One of the most well-known forms of copywriting is ad copywriting.
Whether it’s a print ad, a billboard, or a social media post, almost every company uses ad copywriting to promote their brand.
Effective ad copy needs to convince potential customers that your product or service is worth paying for. Here are five examples of ad copy readers will remember.
Dollar Shave Club
The Dollar Shave Club is a subscription service that sends customers a shipment of razor blades every month.
The tagline is, “Shave Time. Shave Money.” This pun is simple but catchy, which makes it likely to stick in readers’ minds. It also makes the company come across as witty and clever, which will make customers more inclined to think of them favorably.
The copy below the tagline describes the exact value proposition that Dollar Shave Club offers: “Great razors sent right to your door for a few bucks a month.” The ad provides clarity about what you’re signing up for while also being short and succinct.
Beyond Meat produces meat substitutes that are entirely plant based, such as vegan burgers, sausages, and more.
This is an ad they used to convince more people to buy Beyond Meat. It features only one line: “If every person in the US replaced just one beef burger per week with a plant-based Beyond Burger, it would be the equivalent of taking 12 million cars off the road.”
This line makes the reader feel like they should do their part to save the planet by replacing their normal meat options with vegan options. It effectively pulls on readers’ emotions, making them feel guilty for not buying Beyond Meat or proud to continue doing so.
Glossier is a company that sells cosmetics, perfume, and other beauty products.
To promote the comeback of their Solid Perfume product, Glossier posted this image to their Instagram account.
It shows a customer’s glowing review of Solid Perfume, which describes one of the key features of this product, namely, “it was never going to leak in my bag.” The review concludes with a final plea: “Please bring it back.”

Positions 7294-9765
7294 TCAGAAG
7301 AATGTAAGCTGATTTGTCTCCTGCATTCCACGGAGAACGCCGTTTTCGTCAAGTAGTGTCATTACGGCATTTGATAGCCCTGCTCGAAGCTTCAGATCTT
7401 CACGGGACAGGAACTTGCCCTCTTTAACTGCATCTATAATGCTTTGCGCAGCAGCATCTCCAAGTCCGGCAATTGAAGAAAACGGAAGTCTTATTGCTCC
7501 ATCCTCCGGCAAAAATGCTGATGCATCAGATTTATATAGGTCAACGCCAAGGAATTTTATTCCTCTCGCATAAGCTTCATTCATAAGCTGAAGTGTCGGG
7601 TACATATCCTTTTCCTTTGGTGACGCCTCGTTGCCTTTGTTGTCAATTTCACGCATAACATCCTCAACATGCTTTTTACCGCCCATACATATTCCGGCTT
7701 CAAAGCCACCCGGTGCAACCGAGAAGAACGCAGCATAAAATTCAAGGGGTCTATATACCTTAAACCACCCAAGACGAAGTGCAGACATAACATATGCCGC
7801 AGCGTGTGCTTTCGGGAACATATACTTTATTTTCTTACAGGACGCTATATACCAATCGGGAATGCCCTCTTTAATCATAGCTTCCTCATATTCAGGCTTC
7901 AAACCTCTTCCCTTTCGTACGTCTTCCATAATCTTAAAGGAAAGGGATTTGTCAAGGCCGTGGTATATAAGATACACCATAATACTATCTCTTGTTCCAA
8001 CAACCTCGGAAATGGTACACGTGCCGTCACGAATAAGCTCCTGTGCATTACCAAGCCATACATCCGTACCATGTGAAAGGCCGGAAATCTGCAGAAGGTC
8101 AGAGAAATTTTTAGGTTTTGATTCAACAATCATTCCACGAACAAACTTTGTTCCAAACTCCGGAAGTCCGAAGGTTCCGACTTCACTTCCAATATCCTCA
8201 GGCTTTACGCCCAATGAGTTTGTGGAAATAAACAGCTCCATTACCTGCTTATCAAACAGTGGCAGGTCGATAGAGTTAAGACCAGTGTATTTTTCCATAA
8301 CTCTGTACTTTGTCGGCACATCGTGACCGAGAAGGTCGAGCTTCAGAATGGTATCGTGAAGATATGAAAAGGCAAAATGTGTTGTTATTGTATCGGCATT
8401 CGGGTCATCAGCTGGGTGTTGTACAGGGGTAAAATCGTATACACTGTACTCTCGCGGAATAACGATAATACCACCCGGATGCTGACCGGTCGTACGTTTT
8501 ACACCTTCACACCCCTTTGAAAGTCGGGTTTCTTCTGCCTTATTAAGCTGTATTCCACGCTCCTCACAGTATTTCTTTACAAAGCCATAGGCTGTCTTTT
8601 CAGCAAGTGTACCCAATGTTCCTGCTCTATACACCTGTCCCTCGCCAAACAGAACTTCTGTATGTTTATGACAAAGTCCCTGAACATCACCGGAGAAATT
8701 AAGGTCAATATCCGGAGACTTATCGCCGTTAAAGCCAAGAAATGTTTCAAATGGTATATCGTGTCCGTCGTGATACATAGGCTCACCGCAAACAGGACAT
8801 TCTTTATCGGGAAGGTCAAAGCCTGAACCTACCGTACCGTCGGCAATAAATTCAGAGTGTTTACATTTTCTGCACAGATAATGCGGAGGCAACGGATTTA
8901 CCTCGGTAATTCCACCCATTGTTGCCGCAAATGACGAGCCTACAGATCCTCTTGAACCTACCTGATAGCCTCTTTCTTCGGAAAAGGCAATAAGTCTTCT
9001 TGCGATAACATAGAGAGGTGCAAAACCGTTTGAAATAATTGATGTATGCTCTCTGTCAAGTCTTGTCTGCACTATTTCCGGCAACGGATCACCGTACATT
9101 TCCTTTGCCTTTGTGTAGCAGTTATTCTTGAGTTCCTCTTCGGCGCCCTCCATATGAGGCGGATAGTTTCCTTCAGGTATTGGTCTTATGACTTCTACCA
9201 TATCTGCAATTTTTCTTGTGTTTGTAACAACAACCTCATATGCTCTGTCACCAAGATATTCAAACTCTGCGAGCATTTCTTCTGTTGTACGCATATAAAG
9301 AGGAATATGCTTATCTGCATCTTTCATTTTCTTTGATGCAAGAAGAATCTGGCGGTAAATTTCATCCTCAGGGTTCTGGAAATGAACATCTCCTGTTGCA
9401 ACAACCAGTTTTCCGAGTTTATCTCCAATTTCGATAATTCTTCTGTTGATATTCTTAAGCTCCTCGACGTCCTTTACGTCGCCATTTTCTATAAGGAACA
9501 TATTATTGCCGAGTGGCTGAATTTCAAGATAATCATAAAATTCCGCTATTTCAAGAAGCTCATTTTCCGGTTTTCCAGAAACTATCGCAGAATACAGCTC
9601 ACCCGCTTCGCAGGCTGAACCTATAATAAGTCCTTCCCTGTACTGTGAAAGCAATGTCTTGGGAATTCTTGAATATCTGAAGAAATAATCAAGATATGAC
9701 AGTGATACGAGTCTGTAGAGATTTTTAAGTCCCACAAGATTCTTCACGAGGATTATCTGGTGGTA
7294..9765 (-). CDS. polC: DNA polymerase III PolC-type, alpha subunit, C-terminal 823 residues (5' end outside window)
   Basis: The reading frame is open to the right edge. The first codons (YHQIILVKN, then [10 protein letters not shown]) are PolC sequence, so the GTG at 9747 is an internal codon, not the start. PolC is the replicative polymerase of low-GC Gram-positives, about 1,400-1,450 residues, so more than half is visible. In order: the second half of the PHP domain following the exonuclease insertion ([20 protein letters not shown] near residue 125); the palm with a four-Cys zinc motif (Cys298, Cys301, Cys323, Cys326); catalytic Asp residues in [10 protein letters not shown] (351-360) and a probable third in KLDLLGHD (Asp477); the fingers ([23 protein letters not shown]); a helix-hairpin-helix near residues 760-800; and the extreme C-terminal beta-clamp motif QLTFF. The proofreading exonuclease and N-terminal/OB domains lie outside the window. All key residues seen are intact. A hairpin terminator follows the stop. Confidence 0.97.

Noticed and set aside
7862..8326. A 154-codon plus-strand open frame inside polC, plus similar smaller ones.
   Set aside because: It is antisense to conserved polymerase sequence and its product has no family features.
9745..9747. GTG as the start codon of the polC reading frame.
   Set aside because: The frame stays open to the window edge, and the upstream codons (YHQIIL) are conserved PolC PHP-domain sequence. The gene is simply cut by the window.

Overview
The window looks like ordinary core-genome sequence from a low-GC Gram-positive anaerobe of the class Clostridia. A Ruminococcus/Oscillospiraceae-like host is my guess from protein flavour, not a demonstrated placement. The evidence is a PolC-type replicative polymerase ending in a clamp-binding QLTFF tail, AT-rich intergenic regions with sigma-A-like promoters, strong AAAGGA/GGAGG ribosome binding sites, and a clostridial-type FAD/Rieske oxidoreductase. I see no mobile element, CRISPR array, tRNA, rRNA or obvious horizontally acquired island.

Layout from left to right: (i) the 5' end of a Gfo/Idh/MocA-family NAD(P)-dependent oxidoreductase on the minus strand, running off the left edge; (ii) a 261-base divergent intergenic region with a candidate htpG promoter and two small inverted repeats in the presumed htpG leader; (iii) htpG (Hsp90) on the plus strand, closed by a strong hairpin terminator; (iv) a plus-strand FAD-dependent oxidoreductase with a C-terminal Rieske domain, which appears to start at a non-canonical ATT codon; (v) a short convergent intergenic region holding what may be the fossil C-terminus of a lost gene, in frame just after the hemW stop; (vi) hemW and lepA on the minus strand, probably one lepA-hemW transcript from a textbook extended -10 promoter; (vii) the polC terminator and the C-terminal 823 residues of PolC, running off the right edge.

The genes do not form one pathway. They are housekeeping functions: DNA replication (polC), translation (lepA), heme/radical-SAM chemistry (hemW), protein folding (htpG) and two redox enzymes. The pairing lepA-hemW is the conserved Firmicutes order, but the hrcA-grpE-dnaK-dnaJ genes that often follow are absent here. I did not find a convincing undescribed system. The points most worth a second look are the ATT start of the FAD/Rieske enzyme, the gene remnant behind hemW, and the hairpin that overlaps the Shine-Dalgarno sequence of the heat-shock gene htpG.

This is a great example of successful digital marketing that uses social proof to draw customers in. By keeping the post simple, Glossier allows the customer’s review to speak for itself and intrigue potential customers who haven’t tried Solid Perfume before.
BMW is a manufacturer of high-end vehicles. One of their top competitors is Mercedes-Benz.
This image is a Halloween-themed Twitter ad BMW posted. It shows a Mercedes-Benz dressing up in costume as a BMW, with the caption, “Now every car can dress up as its favorite superhero.”
The ad makes it look like BMW is better than Mercedes-Benz to the point where every Mercedes wants to become a BMW when it grows up.
Because of its humor and wit, this tweet received thousands of likes, comments, and retweets. It’s a great copywriting example because it makes people want to share it with their friends, even though they know it’s an ad.
Adobe Acrobat Pro
Adobe Acrobat Pro is an app that helps you create, edit, and share PDFs.
This piece of email marketing copy is brightly colored and visually arresting. It instantly grabs your attention with the headline, “Scan for easy organizing.”
Then it follows up with the sentence, “All those files cluttering your desk could be digital,” which creates a sense of intimacy between the copywriter and the reader, since it feels like the copywriter can see the messy state of your desk.
In just a few short sentences, this piece of copy establishes a connection with the reader and offers an enticing service that can help them organize their files better.
Direct Response Copywriting Examples
Direct response copywriting is a form of copywriting that elicits an immediate action from the reader.
This type of copy includes a call to action that urges the reader to take a specific action right away, such as signing up for a newsletter or following a company on social media. Many direct response copywriters also use techniques like the scarcity principle to create a sense of urgency so readers will act quickly.
Direct response copy still helps companies attract new users and increase sales, but it does so by targeting other important actions, such as spreading brand awareness or referring their friends, rather than focusing solely on sales.
Let’s look at five examples of direct response copy that encourage readers to take a specific action.
The Getty Museum
The Getty Museum posted this popular tweet around the beginning of the COVID-19 pandemic.
The tweet challenges people to choose their favorite piece of artwork, recreate it with objects they have lying around their house, and share it online. The challenge ended up getting thousands of submissions from people making art out of strange things.